options:
        # You can also pass a list of paths to be inlined.
        inline: [something-else]

    - name: inline-demo-3
      default: inline-demo.css
      # If not specified, the default value of inline is false, meaning nothing will ever be inlined.

Multiple output files

You can split assets into multiple different files based on their loader:

targets:
  default:
    outputs:
      default: web/vendor.js
      text: web/text.js

    assets:
    - dev: node_modules/vue/dist/vue.js
      prod: node_modules/vue/dist/vue.min.js
    - name: material-css
      dev: node_modules/material-design-lite/material.css
      prod: node_modules/material-design-lite/material.min.css
    - name: eye-octicon
      default: node_modules/octicons/eye.svg
      loader: text

Here, all the assets will be placed in web/vendor.js, except for assets using the text loader, which will be placed in web/text.js.

What if you have two files using the same loader that should be placed in different output files? You can use loader aliases for that:

loader-aliases:
  svg: text

targets:
  default:
    outputs:
      default: web/vendor.js
      text: web/text.js
      svg: web/svg.js

    assets:
    - dev: node_modules/vue/dist/vue.js
      prod: node_modules/vue/dist/vue.min.js
    - name: material-css
      dev: node_modules/material-design-lite/material.css
      prod: node_modules/material-design-lite/material.min.css
    - name: eye-octicon
      default: node_modules/octicons/eye.svg
      loader: svg
    - name: readme
      default: README.md
      loader: text

Here, a loader alias svg is created for the text loader. Now, svg is treated as if it were its own loader, so anything redirected to this loader can be sent to a different output file.

0.2.2

  • Stupid README fix.

0.2.1

  • Fix a bug regarding codegen for named assets.

0.2.0

  • Support inlining CSS URL dependencies.
  • Support passing options to loaders.
  • Support automatically loading assets.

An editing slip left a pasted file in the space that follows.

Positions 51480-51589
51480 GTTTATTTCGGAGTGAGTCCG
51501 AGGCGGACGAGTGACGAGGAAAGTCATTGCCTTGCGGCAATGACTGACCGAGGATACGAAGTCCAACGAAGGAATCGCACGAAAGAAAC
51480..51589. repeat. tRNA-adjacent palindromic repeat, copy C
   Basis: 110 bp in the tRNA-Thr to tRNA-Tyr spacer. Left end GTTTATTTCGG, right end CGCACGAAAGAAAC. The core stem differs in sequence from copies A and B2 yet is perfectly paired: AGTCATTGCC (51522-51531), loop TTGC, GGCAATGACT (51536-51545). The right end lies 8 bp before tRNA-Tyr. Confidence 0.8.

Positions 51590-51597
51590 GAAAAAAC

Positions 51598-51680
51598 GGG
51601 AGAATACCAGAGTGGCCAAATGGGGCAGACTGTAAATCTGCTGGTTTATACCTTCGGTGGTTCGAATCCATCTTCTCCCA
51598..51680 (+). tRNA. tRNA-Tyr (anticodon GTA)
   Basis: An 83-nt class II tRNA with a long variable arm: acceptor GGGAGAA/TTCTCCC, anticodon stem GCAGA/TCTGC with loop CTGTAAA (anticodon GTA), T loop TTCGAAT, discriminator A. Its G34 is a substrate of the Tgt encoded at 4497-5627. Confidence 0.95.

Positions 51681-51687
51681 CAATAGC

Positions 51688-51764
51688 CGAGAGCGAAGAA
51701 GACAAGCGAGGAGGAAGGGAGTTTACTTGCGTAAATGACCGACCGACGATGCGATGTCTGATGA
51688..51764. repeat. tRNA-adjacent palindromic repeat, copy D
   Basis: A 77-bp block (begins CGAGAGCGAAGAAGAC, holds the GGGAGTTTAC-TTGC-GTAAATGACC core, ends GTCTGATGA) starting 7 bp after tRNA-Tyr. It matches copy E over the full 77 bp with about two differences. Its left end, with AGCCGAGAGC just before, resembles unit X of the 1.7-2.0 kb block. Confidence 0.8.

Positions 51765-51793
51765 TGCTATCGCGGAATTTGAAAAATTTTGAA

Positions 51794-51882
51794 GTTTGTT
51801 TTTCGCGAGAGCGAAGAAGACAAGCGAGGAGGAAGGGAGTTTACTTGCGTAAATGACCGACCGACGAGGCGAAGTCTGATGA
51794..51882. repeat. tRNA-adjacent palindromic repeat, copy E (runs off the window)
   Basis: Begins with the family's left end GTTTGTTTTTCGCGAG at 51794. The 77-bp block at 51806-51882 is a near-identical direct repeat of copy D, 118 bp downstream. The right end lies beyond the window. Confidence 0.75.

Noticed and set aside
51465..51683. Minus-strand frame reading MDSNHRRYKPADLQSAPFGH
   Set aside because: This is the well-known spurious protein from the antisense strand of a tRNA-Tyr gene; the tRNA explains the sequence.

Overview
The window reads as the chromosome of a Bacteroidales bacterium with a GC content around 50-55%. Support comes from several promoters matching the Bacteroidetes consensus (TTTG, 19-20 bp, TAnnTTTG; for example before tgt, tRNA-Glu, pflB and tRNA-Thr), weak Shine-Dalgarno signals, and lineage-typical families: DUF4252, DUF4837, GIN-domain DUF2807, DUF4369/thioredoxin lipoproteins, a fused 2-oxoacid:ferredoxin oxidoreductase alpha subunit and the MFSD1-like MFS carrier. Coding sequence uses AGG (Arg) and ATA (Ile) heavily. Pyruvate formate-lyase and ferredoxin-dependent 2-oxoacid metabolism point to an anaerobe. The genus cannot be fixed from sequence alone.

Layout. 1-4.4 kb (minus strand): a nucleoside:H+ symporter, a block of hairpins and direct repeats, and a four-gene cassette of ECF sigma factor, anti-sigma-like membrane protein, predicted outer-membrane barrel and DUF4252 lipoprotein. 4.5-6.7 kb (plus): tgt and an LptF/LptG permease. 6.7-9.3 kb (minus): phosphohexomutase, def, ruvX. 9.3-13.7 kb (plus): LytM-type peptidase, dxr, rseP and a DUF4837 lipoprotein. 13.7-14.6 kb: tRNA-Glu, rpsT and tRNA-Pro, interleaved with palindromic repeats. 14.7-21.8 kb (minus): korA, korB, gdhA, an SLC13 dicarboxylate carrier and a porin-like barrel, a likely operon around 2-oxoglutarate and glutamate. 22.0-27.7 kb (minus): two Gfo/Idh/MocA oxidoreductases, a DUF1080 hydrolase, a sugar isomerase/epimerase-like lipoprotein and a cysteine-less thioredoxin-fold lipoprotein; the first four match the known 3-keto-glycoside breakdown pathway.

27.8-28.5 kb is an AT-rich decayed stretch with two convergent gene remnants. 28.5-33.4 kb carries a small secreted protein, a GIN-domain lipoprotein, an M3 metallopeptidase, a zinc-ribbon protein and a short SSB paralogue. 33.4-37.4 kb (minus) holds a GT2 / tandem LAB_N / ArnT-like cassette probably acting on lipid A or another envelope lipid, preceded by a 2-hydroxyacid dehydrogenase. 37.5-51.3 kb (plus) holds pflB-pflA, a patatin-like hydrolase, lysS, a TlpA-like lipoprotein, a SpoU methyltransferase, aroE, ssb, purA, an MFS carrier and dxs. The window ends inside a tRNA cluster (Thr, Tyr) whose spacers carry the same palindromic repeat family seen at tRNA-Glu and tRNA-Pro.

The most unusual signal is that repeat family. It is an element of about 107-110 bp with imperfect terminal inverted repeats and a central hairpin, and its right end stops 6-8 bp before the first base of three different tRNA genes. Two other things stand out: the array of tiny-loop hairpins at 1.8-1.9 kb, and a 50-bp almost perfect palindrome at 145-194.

• Many, many CLI improvements, including some nice progress.

0.1.3

  • Fix a CSS loader bug.

0.1.1

  • Fix a typo in the documentation.
  • Add support for -h to show help.

0.1.0

Initial version.

1. Depend on it

Add this to your package's pubspec.yaml file:


dependencies:
  aspen: "^0.2.2"

2. Install it

You can install packages from the command line:

with pub:


$ pub get

with Flutter:


$ flutter packages get

Alternatively, your editor might support pub get or packages get. Check the docs for your editor to learn more.

3. Import it

Now in your Dart code, you can use:


import 'package:aspen/config.dart';

import 'package:aspen/loader.dart';
        
Version Uploaded Documentation Archive
0.2.2 Dec 16, 2017 Go to the documentation of aspen 0.2.2 Download aspen 0.2.2 archive
0.2.1 Dec 15, 2017 Go to the documentation of aspen 0.2.1 Download aspen 0.2.1 archive
0.2.0 Dec 11, 2017 Go to the documentation of aspen 0.2.0 Download aspen 0.2.0 archive
0.1.2 Nov 20, 2017 Go to the documentation of aspen 0.1.2 Download aspen 0.1.2 archive
0.1.1 Nov 20, 2017 Go to the documentation of aspen 0.1.1 Download aspen 0.1.1 archive
0.1.0 Nov 18, 2017 Go to the documentation of aspen 0.1.0 Download aspen 0.1.0 archive

Analysis

This feature is new.
We welcome feedback.
More details: scoring.

We analyzed this package, and provided a score, details, and suggestions below.

  • completed on Feb 3, 2018
  • Dart: 2.0.0-dev.20.0
  • pana: 0.10.1

Scores

Popularity:
Describes how popular the package is relative to other packages. [more]
0 / 100
Health:
Code health derived from static analysis. [more]
99 / 100
Maintenance:
Reflects how tidy and up-to-date the package is. [more]
100 / 100
Overall score:
Weighted score of the above. [more]
50

Platforms

Detected platforms: Flutter, other

Platform components identified in package: io.

Suggestions

  • The description is too short.

    Add more detail about the package, what it does and what is its target use case. Try to write at least 60 characters.

  • Package is pre-v1 release.

    While there is nothing inherently wrong with versions of 0.*.*, it usually means that the author is still experimenting with the general direction API.

  • Maintain an example.

    Create a short demo in the example/ directory to show how to use this package. Common file name patterns include: main.dart, example.dart or you could also use aspen.dart.

Dependencies

Package Constraint Resolved Available
Direct dependencies
Dart SDK >=1.8.0 <2.0.0
ansicolor ^0.0.9 0.0.9
args ^1.0.0 1.3.0
csslib ^0.14.1 0.14.1
path ^1.5.0 1.5.1
yaml ^2.0.0 2.1.13
Transitive dependencies
charcode 1.1.1
collection 1.14.5
logging 0.11.3+1
source_span 1.4.0
string_scanner 1.0.2